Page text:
Fastigial Nucleus
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Fastigial Nucleus
Fastigial nucleus
Sobo 1909 658.png
Cross-section of the cerebellum. Fastigial nucleus labeled at top-right.
LatinNucleus fastigii
NeuroLex IDbirnlex_1146
Anatomical terms of neuroanatomy

The fastigial nucleus is located in the cerebellum. It is one of the four deep cerebellar nuclei (the others being the nucleus dentatus, nucleus emboliformis and nucleus globosus), and is grey matter embedded in the white matter of the cerebellum.

It refers specifically to the concentration of gray matter nearest to the middle line at the anterior end of the superior vermis, and immediately over the roof of the fourth ventricle (the peak of which is called the fastigium), from which it is separated by a thin layer of white matter.[1] It is smaller than the nucleus dentatus, but somewhat larger than the nucleus emboliformis and nucleus globosus.

Although it is one dense mass, it is made up of two sections: the rostral fastigial nucleus and the caudal fastigial nucleus.


The Purkinje cells of the cerebellar cortex project into the deep cerebellar nuclei and inhibit the excitatory output system via GABAergic synapses. The fastigial nucleus receives its input from Purkinje cells in the vermis. Most of its efferent connections travel via the inferior cerebellar peduncle to the vestibular nuclei, which are located at the junction of the pons and the medulla oblongata.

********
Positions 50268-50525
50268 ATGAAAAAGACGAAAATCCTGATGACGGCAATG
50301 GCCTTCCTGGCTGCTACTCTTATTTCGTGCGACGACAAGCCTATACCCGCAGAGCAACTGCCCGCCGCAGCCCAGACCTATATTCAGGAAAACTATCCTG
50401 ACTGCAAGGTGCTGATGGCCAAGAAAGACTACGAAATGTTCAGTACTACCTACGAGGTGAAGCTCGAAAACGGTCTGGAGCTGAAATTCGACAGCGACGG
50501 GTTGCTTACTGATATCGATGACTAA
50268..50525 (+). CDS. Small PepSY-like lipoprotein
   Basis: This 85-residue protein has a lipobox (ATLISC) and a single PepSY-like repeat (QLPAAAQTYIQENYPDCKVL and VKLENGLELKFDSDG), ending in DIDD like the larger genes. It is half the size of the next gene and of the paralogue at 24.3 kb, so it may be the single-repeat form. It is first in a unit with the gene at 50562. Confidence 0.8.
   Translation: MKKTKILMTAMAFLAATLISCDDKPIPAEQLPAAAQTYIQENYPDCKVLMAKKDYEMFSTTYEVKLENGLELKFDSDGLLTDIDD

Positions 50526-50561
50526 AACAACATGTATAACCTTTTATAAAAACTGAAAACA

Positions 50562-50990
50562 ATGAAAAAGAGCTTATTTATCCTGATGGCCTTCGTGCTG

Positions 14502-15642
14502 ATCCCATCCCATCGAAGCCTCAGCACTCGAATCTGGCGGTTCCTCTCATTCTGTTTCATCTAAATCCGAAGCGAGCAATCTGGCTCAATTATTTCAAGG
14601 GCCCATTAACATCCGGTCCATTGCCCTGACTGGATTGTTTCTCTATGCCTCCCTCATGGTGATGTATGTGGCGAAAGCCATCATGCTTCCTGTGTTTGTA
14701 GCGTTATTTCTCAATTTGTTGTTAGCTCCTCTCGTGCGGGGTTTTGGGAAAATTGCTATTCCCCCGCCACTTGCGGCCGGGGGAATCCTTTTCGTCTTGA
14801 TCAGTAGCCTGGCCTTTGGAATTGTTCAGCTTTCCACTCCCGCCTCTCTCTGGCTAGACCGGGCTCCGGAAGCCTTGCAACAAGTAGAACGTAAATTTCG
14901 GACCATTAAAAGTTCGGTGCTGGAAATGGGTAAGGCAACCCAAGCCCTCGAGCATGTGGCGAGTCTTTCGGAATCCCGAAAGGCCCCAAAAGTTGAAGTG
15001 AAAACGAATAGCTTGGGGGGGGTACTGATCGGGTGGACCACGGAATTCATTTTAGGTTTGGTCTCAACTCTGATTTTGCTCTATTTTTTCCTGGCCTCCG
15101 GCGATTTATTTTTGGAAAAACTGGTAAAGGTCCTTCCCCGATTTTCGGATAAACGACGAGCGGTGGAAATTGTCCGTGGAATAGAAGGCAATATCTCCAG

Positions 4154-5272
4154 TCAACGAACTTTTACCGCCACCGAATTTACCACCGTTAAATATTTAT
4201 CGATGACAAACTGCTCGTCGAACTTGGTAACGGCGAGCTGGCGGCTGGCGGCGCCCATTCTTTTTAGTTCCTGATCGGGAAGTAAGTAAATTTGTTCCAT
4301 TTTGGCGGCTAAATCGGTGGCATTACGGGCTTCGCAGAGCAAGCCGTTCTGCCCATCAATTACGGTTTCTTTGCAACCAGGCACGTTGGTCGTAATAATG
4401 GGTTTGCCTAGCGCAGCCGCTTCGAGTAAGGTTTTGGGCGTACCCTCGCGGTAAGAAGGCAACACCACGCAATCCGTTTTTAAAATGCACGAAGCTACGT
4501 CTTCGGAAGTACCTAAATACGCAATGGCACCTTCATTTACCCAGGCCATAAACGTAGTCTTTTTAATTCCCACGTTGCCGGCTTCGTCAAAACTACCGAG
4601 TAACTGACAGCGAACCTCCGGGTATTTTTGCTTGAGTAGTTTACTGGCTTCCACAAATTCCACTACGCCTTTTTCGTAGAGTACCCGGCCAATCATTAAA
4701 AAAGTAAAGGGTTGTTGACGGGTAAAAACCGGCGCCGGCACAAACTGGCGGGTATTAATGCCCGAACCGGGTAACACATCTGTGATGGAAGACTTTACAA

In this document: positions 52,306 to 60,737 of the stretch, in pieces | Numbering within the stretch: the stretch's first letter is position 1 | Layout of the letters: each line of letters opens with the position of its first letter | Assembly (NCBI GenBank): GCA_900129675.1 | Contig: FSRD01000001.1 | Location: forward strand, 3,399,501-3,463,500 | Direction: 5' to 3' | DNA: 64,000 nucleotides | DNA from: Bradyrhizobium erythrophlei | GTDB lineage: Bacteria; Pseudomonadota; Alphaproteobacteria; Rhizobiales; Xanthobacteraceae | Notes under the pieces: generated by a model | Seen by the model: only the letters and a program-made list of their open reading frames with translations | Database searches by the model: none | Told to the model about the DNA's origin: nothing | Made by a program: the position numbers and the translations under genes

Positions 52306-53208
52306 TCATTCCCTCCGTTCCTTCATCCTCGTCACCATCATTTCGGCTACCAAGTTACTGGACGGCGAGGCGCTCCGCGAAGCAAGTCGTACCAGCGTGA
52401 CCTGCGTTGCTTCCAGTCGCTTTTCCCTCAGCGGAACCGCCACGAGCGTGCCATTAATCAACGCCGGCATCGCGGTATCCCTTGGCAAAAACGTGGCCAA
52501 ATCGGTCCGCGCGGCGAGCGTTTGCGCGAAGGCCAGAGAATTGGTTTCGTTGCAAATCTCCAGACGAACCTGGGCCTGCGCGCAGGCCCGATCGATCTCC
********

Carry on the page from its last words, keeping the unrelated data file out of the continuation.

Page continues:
The fastigial nucleus sends excitatory projections beyond the cerebellum. The likely neurotransmitters of fastigial nucleus axons are glutamate and aspartate.

Rostral fastigial nucleus

The rostral fastigial nucleus (rFN) is related to the vestibular system. It receives input from the vestibular nuclei and contributes to vestibular neuronal activity. The rFN interprets body motion and places it on spatial planes to estimate the movement of the body through space.[2] It deals with antigravity muscle groups and other synergies involved with standing and walking.[3]

Caudal fastigial nucleus

The caudal fastigial nucleus (cFN) is related to saccadic eye movements. The Purkinje cell output from the oculomotor vermis relays through the cFN, where neurons directly related to saccadic eye movements are located.[4]


This article incorporates text in the public domain from the 20th edition of Gray's Anatomy (1918)

  1. ^ John K. Harting (1997). "The Global Cerebellum '97". University of Wisconsin Medical School. Retrieved .
  2. ^ Brooks & Cullen, <> [Multimodal integration in rostral fastigial nucleus provides an estimate of body movement], 2009
  3. ^ James D. Geyer; Janice M. Keating; Daniel C. Potts (1998). Neurology for the Boards. Philadelphia: Lippincott-Raven. p. 9.
  4. ^ Kleine, Guan, & Buttner, <> [Saccade-related neurons in the primate fastigial nucleus: what do they encode?], 2003

External links

  This article uses material from the Wikipedia page available here. It is released under the Creative Commons Attribution-Share-Alike License 3.0.



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